a collage of maritime photos
Photo:©IMO

The COVID-19 pandemic has highlighted the professionalism and sacrifice of the two million seafarers who serve on the world’s merchant fleet. Shipping has continued to transport more than 80% of world trade, including vital medical supplies, food and other basic goods that are critical for the COVID-19 response and recovery – but hundreds of thousands of seafarers face a humanitarian crisis as they have been stranded at sea, unable to get off the ships they operate with contracts extended by many months. This needs to be addressed urgently, through Governments designating seafarers as essential workers and ensuring safe crew changes can take place.

2021 Theme: Seafarers at the core of shipping’s future

The theme for this year reflects a clear need to raise awareness of seafarersʹ crucial role in world trade and increase their visibility. As a result of the COVID-19 pandemic, the crew change crisis in 2020 has highlighted seafarersʹ exceptional contribution as key and essential workers on the front line of delivering vital goods through a pandemic and in ordinary times. The international community has seen how the ability for shipping services and seafarers to ensure the functioning of the global supply chains has been central to responding to, and eventually overcoming, this pandemic. This could not happen without the professionalism and dedication of the world’s seafarers.

The World Maritime theme for 2021 will provide the opportunity to focus on seafarers as the people at the heart of shipping, while also allowing for activities to delve into specific topics relevant to the role of the seafarer in safety, maritime security, environmental protection and seafarersʹ well-being; and the future of seafaring against a backdrop of increased digitalization and automation. The theme also links to the United Nations Sustainable Development Goals (SDGs), particularly SDG 4 on education and training; SDG 8 related to decent work; SDG 9 on innovation and industry, which links to the promotion of a resilient maritime sector; and SDG 5 on gender equality, linked to efforts to promote seafaring as a career for all, including women, in particular.

Background

International shipping transports more than 80 per cent of global trade to peoples and communities all over the world. Shipping is the most efficient and cost-effective method of international transportation for most goods; it provides a dependable, low-cost means of transporting goods globally, facilitating commerce and helping to create prosperity among nations and peoples.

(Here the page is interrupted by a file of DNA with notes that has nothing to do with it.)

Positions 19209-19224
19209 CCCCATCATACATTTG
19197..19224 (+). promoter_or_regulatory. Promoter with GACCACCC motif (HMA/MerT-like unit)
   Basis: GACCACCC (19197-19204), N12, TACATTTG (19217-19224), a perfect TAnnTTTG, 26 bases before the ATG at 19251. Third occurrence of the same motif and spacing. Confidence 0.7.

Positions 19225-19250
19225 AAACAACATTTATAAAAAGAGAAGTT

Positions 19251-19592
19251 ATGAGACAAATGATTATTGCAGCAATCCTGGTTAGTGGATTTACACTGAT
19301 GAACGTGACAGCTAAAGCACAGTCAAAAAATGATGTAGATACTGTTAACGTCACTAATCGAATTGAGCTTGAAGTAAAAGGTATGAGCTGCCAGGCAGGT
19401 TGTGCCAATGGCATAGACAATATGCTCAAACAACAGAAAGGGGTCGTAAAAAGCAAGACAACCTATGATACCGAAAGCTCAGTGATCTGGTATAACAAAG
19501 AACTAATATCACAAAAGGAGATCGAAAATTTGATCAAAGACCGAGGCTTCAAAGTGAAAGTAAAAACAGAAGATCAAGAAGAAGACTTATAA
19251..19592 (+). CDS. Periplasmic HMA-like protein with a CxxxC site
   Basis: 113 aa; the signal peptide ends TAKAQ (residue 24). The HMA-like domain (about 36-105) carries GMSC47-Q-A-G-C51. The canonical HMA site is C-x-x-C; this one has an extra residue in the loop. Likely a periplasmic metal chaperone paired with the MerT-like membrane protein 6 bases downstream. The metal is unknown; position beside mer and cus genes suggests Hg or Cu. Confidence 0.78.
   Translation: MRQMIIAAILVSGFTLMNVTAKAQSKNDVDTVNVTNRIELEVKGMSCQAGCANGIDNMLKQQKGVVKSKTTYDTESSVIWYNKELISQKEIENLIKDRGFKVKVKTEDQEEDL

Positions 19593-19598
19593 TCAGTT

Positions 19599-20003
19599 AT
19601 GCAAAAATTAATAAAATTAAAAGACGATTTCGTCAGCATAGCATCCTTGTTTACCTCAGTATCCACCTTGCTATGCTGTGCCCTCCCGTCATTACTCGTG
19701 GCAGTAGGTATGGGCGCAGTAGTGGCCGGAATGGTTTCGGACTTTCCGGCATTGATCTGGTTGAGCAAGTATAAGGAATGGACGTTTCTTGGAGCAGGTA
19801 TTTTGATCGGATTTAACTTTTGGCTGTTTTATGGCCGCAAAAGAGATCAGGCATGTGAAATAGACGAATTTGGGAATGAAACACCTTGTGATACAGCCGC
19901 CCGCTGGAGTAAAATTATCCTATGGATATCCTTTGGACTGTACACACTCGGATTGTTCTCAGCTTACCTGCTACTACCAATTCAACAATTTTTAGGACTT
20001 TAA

The world relies on a safe, secure and efficient international shipping industry, which is an essential component of any programme for future sustainable green economic growth in a sustainable manner.

The promotion of sustainable shipping and sustainable maritime development is one of the major priorities of IMO in the coming years. Therefore, energy efficiency, new technology and innovation, maritime education and training, maritime security, maritime traffic management and the development of the maritime infrastructure: the development and implementation of global standards covering these and other issues will underpin IMO's commitment to provide the institutional framework necessary for a green and sustainable global maritime transportation system.

Documents

IMO HQ

IMO, as a specialized agency of the United Nations, is the global standard-setting authority for the safety, security and environmental performance of international shipping. Its main role is to create a regulatory framework for the shipping industry that is fair and effective, universally adopted and universally implemented. Therefore, its role is to create a level playing-field so that ship operators cannot address their financial issues by simply cutting corners and compromising on safety, security and environmental performance.

ocean

The United Nations is working to ensure the peaceful, cooperative, legally defined uses of the seas and oceans for the individual and common benefit of humankind. The UN’s groundbreaking work in adopting the 1982 Law of the Sea Convention stands as a defining moment in the extension of international law to the vast, shared water resources of our planet. The convention has resolved several important issues related to ocean usage and sovereignty.

A crowd of women sitting and laughing

International days and weeks are occasions to educate the public on issues of concern, to mobilize political will and resources to address global problems, and to celebrate and reinforce achievements of humanity. The existence of international days predates the establishment of the United Nations, but the UN has embraced them as a powerful advocacy tool. We also mark other UN observances.